Tuesday, 21 January 2014

"Lost in a Quiet World" by Paul Cook

"Our long vigil had begun, it continued until daybreak, and after.

The sun rose deep orange; its beams making the lake steam, nothing moved.

I was lost in a quiet world of grey, green and gold"

                                                                                                                   Richard Walker

Lost in a quiet world, wouldn’t that be nice? Lost in a wonderful book, though, is where I was recently, Paul Cook’s delightful book to be precise, and it couldn’t come more highly recommended either. I’ll explain why this veritable masterpiece has now become my favourite fishing book.

Winter is always a time that makes me turn to one of two things, reading or writing, and in both cases the subject just has to be fishing. Frosty banks, frozen pools and muddy rivers can make the thought of grabbing a rod and setting forth too much effort, knowing that with numb fingers you’ll return empty handed and wishing you’d stayed beside the fire with a good book.

Paul Cook is one of the best know vintage tackle makers/restorers of our time, his hand built cane rods, floats, nets and float boxes are second to none, and his restoration work is outstanding. Add these things to the fact that he is a very talented wordsmith and an extremely accomplished artist and you have the makings of someone with the capacity of creating something very special indeed, and that is exactly what he has done with the charming ‘Lost in a Quiet World’.

The story follows Paul as a lad from his first thoughts about fish and fishing, through acquiring his very first rod and reel bought from saved up pocket money to the very first time he set eyes upon ‘Old School Pool’. His findings, thoughts and actions will strike a chord with every angler, from whatever genre, for those first few steps one takes towards understanding more about our chosen quarry are, in themselves, the very essence of what angling is all about. The innocence and uncompetitiveness of a child is something we should carry throughout our lives, and this book outlines exactly why that is so important.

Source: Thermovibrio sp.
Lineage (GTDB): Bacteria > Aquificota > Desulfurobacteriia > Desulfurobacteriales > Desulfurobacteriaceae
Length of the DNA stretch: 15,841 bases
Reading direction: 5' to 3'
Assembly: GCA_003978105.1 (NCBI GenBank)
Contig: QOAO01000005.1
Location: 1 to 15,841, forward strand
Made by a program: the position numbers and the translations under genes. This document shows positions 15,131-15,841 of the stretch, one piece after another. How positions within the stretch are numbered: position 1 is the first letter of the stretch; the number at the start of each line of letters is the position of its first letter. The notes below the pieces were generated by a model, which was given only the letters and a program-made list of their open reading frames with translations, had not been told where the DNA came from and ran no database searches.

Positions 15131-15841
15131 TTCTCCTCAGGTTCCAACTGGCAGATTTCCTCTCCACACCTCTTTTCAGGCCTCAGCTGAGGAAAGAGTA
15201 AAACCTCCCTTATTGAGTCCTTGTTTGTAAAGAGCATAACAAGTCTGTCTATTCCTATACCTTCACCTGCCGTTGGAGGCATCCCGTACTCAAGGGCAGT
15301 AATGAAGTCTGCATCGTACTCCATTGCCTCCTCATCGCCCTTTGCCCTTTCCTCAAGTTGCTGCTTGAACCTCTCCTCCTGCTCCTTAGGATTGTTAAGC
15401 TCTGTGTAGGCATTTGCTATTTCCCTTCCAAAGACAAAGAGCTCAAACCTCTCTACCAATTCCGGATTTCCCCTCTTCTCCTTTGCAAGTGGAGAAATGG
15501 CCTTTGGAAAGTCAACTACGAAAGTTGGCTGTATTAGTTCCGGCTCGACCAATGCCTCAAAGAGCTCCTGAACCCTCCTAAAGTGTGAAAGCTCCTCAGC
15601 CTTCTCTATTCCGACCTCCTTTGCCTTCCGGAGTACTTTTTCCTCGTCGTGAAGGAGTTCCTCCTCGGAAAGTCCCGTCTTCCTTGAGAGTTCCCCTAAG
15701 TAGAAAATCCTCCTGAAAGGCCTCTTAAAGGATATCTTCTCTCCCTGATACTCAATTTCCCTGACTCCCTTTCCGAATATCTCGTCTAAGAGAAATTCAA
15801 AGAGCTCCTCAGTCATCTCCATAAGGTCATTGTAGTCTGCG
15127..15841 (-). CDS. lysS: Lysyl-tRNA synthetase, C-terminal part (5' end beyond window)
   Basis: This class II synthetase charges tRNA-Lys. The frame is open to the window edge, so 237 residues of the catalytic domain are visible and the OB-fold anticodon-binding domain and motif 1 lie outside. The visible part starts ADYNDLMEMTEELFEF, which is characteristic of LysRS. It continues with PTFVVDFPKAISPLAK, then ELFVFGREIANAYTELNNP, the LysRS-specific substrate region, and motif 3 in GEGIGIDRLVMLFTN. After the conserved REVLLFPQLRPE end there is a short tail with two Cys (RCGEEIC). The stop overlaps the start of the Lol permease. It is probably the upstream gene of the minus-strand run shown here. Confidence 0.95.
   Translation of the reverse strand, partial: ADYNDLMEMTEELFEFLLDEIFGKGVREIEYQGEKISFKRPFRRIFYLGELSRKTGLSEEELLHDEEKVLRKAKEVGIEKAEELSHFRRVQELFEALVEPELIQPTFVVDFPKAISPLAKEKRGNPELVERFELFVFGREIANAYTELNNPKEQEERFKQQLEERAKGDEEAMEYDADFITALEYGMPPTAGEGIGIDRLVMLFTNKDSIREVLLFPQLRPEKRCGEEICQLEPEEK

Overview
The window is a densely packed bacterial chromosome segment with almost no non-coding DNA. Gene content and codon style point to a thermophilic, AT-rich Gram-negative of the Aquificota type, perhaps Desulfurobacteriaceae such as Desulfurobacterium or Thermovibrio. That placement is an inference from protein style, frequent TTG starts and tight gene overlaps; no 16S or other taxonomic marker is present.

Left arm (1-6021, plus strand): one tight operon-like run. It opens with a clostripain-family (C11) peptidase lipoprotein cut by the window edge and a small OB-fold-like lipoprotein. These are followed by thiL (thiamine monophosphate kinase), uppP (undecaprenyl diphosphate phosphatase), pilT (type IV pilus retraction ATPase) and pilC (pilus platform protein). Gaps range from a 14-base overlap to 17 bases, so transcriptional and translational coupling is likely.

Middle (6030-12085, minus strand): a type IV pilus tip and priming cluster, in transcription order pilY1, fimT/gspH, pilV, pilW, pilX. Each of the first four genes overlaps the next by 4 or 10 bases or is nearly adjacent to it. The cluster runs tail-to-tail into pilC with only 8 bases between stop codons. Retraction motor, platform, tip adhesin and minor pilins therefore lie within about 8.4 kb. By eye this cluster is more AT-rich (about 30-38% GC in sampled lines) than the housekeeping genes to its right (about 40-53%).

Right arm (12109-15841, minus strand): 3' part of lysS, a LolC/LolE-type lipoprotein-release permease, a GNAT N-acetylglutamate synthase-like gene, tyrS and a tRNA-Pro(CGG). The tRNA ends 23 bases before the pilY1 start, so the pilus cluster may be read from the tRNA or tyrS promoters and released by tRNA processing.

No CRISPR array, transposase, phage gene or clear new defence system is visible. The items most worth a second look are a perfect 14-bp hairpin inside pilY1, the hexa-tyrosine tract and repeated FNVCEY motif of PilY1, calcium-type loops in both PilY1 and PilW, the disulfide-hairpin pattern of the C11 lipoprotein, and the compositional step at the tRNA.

Paul experiences carp fishing at a time when it was as mysterious and magical as it has ever been, with just him and those unseen monsters pitting their wits against each other. His progression as he learns from his mistake is beautifully details in both words and Paul’s exquisite illustrations, of which this publication boasts a great many spoiling the reader with countless wonderfully detailed drawings of fishing tackle, the fish themselves and other wildlife.

We follow Paul as he learns about his quarry, their movements, times best to catch them, how to play them and see his progressions to the ultimate carp catching tackle, a Mark IV carp rod built by his father and a Mitchell 300 reel, replacing the Mitchell CAP which he still owns to this very day. As the seasons pass we see his confidence grow and we observe a young boy with a passion become an angler with all the right qualities needed to succeed, but at the same to enjoy the whole experience.  

There is great emphasis on the wildlife around him too, obviously a devout naturalist even from a very young age, and from this I saw a carbon copy of myself as a junior. The detail found in Paul’s illustrations of Kestrels and other such creatures can only be achieved by someone with a great love and understanding of all things natural.

As the story unfolds, we see both Paul and the pool become almost inseparable, the obsession grows and every spare minute is spent either at the pool, planning the next visit to the pool or preparing tackle. With a angling Father, Paul has the understanding of his parents and sole access to what can only be described at the perfect carp pool, a pool with everything from small carp to mythically huge carp, but carp that eventually become reality. Along with carp there are perch, tench and an absolute must, a classic boathouse. The words and the pictures combine to paint such a scene that you just wish you could enter and experience it for yourself.

For me, ‘Lost in a Quiet World’ epitomises everything good and innocent about angling, be it for carp, or anything else for that matter. It shows us that going back to basics can often be far more productive, and enjoyable, than over complicating things. It shows us that the enthusiasm we felt when in our childhood doesn’t have to wane, but to nurture it and to hold onto those feelings we had when a mere starry eyed youngster, is the greatest form of progression we could possibly hope for.

My favourite author, Denys Watkins-Pitchford (BB) has the ability to draw me into the story and to make me smile at the deft accuracy in the way he describes certain things close to my heart, making me feel as if I‘m there seeing it first hand with my own eyes. Paul has also managed to do this, and more than a few times throughout the book I might add.

‘Lost in a Quiet World’ now takes pride of place on my bookshelf, among such classics as those from Yates, Sheringham, BB and Venables. It is a book that I will no doubt read again several times and will urge my young daughter, Jessica, to read when the time comes. A must for every collection it is, but more than that, I see it as a journal of ‘How to do it properly’ and proof that it is possible to angle for all the right reasons and to dream of giants at the same time. I tip my hat to Paul for bringing us such a wonderful gift, and sincerely hope that another publication isn’t too far behind.

Stuart Harris

1 comment:

  1. its a great book future classic in my view well with getting a copy if you haven't got one